Why IQ Scores Are Not Enough

I-QWhether it’s the fake IQ of Sheldon Cooper or the true genius of Albert Einstein, we typically gravitate towards smart people. We sit in awe of their keen insights, wondering what special arrangement of genes made their success possible. We tend to assume that smart people are born smart.

But the reality is far more complex than an IQ scores. Men and women can have great IQ scores and yet never win a noble peace prize, never graduate first in their class, and never even get a stable job.

Take Physicist Robert Oppenheimer and college drop out Chris Langan. Both men were incredibly smart. Both men faced adversity and experienced very different results. 

Malcom Gladwell reports that Oppenheimer was brought before an academic counsel at Cambridge University when he poisoned his tutor. Oppenheimer received academic probation and was told to visit a psychiatrist. Several years later, the gifted Chris Langan was kicked out of Montana State University because he could not get a ride to his 8AM classes. The University would not let him switch classes.

What determined the men’s success in academia was not their IQ. Their success was driven by their families’ background. Langan grew up in a poor and dysfunctional home run by divorced and drug riddled parents. Oppenheimer grew up in a stable home with parents that valued education and ingenuity. Consequently, Oppenheimer learned how to read and interact with people while Langan did not. Their family backgrounds trumped their IQ.

Their stories are not anomalies. Studies repeatedly have shown that children without fathers are five times more likely to live in poverty, nine times more likely to drop out of school, and twenty times more likely to end up in jail than those with a father. When single moms remarry, their kids benefit greatly, gaining access to better social, financial and health care networks. The way we structure our homes and the decisions we make about our marriages will have a lasting influence over our children.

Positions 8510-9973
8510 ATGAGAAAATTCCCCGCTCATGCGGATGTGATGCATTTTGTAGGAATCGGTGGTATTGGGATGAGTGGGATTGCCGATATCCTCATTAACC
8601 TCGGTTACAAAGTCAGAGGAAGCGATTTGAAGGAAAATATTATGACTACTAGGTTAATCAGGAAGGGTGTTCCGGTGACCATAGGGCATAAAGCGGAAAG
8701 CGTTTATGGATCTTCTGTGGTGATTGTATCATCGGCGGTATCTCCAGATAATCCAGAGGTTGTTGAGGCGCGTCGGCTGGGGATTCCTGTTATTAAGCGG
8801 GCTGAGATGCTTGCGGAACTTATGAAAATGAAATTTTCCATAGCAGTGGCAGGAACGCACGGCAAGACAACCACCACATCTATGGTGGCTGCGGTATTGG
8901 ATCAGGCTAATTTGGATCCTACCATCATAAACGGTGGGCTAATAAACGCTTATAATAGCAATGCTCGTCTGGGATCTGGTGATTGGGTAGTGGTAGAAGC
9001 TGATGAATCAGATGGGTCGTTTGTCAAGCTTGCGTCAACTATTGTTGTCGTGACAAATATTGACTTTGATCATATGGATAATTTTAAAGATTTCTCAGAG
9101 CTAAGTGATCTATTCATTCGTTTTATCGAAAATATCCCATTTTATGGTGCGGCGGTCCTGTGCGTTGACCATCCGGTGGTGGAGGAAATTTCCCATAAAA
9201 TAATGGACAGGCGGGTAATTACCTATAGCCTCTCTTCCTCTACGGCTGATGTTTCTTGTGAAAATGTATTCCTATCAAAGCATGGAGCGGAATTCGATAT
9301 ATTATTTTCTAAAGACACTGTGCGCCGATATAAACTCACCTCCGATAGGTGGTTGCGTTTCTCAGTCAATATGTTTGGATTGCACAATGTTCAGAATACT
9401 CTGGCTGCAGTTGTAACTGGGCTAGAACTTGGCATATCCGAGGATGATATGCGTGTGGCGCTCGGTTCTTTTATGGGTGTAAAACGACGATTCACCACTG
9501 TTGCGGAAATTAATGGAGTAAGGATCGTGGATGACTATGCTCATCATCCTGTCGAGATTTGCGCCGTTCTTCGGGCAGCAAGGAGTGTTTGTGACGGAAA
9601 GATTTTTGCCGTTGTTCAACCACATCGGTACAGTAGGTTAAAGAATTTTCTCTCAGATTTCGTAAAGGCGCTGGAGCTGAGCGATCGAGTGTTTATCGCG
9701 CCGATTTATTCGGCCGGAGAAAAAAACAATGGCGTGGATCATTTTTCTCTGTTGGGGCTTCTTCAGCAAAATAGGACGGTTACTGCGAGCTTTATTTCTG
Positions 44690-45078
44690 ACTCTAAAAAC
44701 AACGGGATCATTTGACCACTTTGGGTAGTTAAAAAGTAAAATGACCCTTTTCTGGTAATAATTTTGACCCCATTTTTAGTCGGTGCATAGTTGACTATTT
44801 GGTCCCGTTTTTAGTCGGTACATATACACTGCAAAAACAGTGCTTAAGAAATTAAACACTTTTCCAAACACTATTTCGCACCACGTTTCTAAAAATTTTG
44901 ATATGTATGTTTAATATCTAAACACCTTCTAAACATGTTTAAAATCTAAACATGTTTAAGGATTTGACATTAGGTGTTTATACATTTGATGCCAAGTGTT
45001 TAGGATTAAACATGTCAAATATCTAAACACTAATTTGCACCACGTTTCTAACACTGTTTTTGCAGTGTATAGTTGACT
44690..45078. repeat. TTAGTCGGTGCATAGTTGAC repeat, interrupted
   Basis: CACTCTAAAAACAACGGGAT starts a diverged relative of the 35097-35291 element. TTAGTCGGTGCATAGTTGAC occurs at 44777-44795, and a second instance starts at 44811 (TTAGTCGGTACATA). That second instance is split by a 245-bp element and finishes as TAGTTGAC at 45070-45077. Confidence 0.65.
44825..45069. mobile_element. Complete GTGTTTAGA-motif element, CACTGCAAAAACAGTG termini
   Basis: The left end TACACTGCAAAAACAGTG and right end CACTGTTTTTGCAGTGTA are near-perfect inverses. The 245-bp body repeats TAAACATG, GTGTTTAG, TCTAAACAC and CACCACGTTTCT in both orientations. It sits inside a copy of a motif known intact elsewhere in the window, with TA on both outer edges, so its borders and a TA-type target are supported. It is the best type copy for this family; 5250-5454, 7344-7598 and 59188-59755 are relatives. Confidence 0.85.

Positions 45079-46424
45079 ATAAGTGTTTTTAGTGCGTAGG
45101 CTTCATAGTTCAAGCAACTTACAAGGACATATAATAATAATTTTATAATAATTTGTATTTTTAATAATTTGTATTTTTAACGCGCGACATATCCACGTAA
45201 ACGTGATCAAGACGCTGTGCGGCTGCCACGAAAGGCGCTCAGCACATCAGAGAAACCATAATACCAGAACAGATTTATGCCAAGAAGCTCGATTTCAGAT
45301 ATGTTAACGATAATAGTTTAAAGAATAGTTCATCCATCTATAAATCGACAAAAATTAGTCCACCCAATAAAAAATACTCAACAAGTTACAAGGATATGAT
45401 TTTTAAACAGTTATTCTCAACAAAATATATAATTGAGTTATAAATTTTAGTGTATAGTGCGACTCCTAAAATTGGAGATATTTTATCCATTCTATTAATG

Exodus 20:5 agrees. The text says,

You shall not bow down to them or serve them, for I the Lord your God am a jealous God, visiting the iniquity of the fathers on the children to the third and the fourth generation of those who hate me, but showing steadfast love to thousands[a] of those who love me and keep my commandments.

The parent who loves something more than God will teach their children to love sports, money, and academic awards more than Jesus. Such loves do not prepare people to thrive. They lead ultimately to judgement and despair regardless of one’s IQ.

To raise successful kids, Christians must actively live out their faith. They must do more than drop off their kids at church a couple of times a week. They must create a culture of faith in their homes and families. They must regularly follow and obey the Scriptures. (Deut. 6). They must regularly talk about the Bible and their faith with the children, detailing how the Bible drives their choices. When Christians expose their children to the commands of Christ, parents expose children to the grace they need to succeed in life. Having a home structured around the gospel is the greatest gift we can give our children.